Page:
Men are my favorite part of celebrating womanhood.
I love scrolling through my social media feeds and seeing the ways in which men choose to celebrate women.
For example, during the Women’s March in January, a little boy in Idaho Falls showed his support by holding a sign that said, “Girls can do anything! Yay!”
Even on International Women’s Day last week, I loved seeing husbands, brothers, friends and fathers share their love and appreciation for the women in their lives.
It breaks my heart when sometimes in the name of standing up for women’s rights, women begin man-bashing. I understand that most women who speak about men in such awful terms are coming from a place of pain, and I do not judge them for that.
However, I think men have the potential to truly help women become their best selves.
In fact, in my own life, men —possibly more than women — have helped me develop a strong sense of self-worth throughout my life.
I cannot celebrate being a woman without them.
Ever since I was a little girl, I have collected positive male influences in my life who have helped shape me into the woman I am today.
Because my parents were divorced when I was a baby and both remarried, I had the opportunity to grow up having two stellar fathers who each have played vital roles in my life.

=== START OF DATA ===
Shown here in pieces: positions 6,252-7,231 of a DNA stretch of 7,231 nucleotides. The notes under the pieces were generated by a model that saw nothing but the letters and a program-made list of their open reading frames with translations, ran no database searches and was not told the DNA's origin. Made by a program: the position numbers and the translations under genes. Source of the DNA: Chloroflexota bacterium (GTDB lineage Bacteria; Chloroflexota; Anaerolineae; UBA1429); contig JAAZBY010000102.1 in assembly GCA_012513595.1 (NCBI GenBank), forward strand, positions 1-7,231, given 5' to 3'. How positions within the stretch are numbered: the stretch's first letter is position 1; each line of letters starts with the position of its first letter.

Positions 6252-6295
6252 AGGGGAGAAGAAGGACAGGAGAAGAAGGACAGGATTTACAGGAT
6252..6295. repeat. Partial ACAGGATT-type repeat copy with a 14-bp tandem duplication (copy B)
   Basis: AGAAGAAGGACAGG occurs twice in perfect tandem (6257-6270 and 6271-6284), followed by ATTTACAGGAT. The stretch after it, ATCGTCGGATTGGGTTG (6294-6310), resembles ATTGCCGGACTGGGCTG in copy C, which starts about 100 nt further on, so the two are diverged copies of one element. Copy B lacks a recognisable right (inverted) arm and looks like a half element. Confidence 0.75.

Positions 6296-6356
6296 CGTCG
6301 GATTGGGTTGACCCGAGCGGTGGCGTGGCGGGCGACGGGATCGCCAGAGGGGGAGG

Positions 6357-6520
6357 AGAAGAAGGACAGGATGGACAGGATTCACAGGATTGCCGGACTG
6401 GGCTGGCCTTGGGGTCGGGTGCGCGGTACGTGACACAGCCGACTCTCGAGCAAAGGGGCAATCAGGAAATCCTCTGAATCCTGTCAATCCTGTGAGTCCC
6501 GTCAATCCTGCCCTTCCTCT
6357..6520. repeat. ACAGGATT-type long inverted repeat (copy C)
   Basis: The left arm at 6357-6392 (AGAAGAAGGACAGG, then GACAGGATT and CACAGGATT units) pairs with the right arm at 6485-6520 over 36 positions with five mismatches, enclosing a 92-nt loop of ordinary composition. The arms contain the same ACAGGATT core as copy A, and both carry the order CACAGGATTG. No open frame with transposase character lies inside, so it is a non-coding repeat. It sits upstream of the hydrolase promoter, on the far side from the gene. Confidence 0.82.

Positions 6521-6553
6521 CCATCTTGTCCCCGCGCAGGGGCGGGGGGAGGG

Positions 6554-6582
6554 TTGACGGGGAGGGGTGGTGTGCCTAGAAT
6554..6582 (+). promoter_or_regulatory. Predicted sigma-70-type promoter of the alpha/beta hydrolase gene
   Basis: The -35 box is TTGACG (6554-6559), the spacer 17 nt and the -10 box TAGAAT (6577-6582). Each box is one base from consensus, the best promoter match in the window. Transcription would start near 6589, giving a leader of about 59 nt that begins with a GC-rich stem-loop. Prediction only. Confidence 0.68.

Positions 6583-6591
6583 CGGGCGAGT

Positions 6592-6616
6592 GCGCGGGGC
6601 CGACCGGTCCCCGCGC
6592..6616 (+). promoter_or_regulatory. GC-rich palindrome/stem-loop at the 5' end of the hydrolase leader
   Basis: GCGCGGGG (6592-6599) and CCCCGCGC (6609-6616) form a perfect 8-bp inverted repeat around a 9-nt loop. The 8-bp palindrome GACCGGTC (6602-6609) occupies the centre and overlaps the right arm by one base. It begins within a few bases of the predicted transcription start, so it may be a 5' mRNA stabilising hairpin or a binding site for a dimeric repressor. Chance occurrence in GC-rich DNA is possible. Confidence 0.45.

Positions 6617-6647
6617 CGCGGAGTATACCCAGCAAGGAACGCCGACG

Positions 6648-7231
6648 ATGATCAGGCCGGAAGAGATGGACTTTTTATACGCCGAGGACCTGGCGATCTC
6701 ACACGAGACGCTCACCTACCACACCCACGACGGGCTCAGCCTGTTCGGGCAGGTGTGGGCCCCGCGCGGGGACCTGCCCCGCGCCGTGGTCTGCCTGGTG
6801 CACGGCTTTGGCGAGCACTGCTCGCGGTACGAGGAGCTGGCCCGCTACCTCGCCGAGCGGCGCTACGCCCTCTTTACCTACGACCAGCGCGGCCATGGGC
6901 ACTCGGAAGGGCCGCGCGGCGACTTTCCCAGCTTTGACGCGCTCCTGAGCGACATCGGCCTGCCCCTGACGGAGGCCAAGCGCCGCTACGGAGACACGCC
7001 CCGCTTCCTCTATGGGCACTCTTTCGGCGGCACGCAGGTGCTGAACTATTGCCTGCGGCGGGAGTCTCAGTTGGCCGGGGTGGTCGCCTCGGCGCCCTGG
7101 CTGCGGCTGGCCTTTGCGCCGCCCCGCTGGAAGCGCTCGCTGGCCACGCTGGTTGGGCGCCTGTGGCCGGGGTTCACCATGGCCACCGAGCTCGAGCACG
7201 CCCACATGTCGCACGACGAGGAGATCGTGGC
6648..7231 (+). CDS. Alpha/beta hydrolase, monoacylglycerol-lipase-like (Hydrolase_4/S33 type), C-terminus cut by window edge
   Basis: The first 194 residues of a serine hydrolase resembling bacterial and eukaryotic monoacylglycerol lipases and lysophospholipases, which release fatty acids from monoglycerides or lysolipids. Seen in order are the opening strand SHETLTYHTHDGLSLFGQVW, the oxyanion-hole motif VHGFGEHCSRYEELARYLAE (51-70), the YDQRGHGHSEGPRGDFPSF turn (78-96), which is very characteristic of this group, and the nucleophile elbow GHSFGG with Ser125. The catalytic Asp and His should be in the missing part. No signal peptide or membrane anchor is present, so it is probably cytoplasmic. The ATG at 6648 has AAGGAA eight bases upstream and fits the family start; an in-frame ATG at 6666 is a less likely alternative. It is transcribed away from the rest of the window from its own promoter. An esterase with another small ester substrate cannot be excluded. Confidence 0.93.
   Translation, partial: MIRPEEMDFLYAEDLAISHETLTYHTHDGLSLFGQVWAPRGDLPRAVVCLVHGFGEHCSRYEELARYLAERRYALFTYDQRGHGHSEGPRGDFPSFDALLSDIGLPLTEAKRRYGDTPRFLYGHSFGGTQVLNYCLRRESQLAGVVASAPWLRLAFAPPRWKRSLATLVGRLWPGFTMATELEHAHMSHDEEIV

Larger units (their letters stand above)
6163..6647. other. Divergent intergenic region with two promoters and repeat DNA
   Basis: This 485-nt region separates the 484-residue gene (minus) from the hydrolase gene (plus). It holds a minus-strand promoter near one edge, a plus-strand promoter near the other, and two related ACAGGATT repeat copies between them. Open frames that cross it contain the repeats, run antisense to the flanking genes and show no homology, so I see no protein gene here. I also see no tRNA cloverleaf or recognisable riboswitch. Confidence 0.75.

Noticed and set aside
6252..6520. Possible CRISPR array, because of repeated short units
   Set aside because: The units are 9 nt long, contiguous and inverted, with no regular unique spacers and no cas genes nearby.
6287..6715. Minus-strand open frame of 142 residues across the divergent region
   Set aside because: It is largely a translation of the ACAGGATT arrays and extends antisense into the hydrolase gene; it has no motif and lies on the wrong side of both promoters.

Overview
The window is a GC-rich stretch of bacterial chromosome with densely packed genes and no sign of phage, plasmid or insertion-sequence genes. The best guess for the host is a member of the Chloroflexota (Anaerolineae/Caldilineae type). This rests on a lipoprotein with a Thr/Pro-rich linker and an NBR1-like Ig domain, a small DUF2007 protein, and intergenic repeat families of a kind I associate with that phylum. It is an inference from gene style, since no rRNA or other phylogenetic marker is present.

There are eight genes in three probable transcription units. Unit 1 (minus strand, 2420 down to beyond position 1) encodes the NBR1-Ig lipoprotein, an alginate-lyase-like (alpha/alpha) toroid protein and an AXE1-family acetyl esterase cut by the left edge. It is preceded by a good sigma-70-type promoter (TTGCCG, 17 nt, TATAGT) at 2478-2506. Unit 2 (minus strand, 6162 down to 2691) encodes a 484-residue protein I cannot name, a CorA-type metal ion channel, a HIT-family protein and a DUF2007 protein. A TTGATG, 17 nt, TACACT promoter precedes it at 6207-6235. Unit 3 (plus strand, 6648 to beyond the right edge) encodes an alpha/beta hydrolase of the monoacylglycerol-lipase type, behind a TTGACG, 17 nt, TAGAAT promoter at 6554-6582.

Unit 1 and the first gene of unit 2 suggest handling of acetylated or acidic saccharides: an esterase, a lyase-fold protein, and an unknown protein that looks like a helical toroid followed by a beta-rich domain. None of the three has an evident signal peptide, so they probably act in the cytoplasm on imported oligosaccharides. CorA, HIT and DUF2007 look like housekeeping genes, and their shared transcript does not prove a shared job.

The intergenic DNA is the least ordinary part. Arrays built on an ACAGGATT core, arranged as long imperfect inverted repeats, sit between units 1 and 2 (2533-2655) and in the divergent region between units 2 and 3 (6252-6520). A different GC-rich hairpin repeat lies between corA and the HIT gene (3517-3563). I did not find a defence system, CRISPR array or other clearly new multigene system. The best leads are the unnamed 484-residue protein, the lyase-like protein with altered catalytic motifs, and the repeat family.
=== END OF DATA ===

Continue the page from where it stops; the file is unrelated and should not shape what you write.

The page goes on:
Even as a little girl, my dad in Utah spoke to me with respect. To this day, some of my most complex conversations are with him.
My dad in Montana has supported me in literally every good thing I’ve ever wanted to do, from dance lessons to a mission to college.
But they weren’t the only positive men in my life.
I have had outstanding male teachers, brothers, uncles, cousins, grandparents, employers, church leaders and friends.
They were the ones who told me I could do anything I wanted to in life and do it well. They were often the ones who challenged my mind, not in an attempt to make me feel inferior but to help me grow. They were the ones who passionately encouraged me to get an education.
They celebrated my successes and helped me pick myself up when I failed. They let me know things would always work out in the end. They appreciated me for who I am, even when they couldn’t understand my point of view.
So, while I celebrate being a woman this month, I feel immense gratitude for the men who helped me get where I am.
To all the men who have been my mentors, thank you.
I recognize not every woman has been blessed with the same experiences I’ve had with men.
One look through a history book or around the world can prove that. I know that some women today are still belittled by the men around them, and it makes my heart ache. That needs to stop.
But I hope all women who have had positive experiences with the men around them will acknowledge that and will stand up for them when others tear them down.
Let us work together to raise each other to a higher moral standard of fairness and equality. Let us stand together.